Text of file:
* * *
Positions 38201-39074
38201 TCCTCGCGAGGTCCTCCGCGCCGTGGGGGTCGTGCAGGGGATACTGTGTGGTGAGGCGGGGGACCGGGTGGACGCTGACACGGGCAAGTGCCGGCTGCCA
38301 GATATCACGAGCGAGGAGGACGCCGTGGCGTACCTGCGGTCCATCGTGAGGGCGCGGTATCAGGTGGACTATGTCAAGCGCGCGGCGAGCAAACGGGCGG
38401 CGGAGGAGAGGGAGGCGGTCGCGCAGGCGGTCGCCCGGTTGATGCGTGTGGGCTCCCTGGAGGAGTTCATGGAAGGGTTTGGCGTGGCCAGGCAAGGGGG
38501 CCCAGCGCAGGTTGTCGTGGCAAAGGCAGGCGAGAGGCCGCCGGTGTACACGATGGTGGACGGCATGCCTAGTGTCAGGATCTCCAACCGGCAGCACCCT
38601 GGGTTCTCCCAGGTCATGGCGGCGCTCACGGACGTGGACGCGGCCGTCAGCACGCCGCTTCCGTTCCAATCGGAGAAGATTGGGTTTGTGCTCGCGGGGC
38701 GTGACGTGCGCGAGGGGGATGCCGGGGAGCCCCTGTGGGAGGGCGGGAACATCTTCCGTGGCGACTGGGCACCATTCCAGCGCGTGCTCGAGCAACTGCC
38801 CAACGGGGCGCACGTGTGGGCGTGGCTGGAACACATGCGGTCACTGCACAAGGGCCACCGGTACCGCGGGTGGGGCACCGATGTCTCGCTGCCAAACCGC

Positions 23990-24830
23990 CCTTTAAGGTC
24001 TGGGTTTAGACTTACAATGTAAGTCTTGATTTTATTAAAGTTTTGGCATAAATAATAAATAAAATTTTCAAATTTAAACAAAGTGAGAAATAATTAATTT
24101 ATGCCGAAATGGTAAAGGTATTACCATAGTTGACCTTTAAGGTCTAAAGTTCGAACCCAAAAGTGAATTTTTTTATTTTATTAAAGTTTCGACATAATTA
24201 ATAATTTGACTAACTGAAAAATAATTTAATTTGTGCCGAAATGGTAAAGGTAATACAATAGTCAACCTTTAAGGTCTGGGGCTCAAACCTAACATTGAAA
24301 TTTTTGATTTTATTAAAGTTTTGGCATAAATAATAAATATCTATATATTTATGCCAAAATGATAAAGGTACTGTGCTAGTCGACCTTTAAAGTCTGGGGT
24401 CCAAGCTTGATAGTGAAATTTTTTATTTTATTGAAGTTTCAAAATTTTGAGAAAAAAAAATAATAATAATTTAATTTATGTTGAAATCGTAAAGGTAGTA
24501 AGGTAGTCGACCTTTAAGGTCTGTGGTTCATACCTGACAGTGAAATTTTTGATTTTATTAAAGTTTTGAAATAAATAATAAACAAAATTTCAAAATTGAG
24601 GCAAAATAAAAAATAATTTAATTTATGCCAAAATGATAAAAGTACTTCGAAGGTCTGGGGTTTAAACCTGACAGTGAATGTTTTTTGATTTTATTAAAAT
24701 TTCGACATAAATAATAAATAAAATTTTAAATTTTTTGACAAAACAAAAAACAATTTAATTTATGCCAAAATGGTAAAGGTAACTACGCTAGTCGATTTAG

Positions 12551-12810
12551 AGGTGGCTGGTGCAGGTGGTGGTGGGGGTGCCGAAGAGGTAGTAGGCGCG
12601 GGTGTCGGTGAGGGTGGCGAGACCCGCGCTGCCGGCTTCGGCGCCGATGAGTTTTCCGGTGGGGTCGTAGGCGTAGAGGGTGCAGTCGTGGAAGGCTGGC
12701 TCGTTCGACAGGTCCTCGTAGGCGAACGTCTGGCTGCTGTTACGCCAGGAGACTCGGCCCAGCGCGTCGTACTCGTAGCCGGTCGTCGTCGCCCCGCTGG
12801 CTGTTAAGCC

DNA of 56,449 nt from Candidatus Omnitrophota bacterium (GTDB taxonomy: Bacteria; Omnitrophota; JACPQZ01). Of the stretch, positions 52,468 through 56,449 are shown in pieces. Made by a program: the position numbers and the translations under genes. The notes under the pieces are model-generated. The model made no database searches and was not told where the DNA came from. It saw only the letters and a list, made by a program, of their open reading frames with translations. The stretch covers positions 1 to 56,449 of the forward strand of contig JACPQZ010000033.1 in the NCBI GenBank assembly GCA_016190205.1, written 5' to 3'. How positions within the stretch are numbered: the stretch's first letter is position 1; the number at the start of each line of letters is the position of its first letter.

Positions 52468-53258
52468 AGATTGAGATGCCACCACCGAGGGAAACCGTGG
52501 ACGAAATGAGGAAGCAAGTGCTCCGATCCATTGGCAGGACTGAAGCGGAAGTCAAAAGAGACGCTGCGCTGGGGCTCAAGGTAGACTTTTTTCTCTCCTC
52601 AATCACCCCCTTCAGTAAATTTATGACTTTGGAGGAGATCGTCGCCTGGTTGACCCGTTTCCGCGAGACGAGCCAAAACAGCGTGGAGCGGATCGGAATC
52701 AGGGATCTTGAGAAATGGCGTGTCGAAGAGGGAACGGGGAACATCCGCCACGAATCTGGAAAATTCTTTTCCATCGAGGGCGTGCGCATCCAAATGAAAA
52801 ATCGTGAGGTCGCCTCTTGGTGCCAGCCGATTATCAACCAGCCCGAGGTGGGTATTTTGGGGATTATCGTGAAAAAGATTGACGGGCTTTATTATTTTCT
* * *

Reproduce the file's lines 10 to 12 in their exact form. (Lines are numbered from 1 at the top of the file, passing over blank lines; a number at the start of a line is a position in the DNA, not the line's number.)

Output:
23990 CCTTTAAGGTC
24001 TGGGTTTAGACTTACAATGTAAGTCTTGATTTTATTAAAGTTTTGGCATAAATAATAAATAAAATTTTCAAATTTAAACAAAGTGAGAAATAATTAATTT
24101 ATGCCGAAATGGTAAAGGTATTACCATAGTTGACCTTTAAGGTCTAAAGTTCGAACCCAAAAGTGAATTTTTTTATTTTATTAAAGTTTCGACATAATTA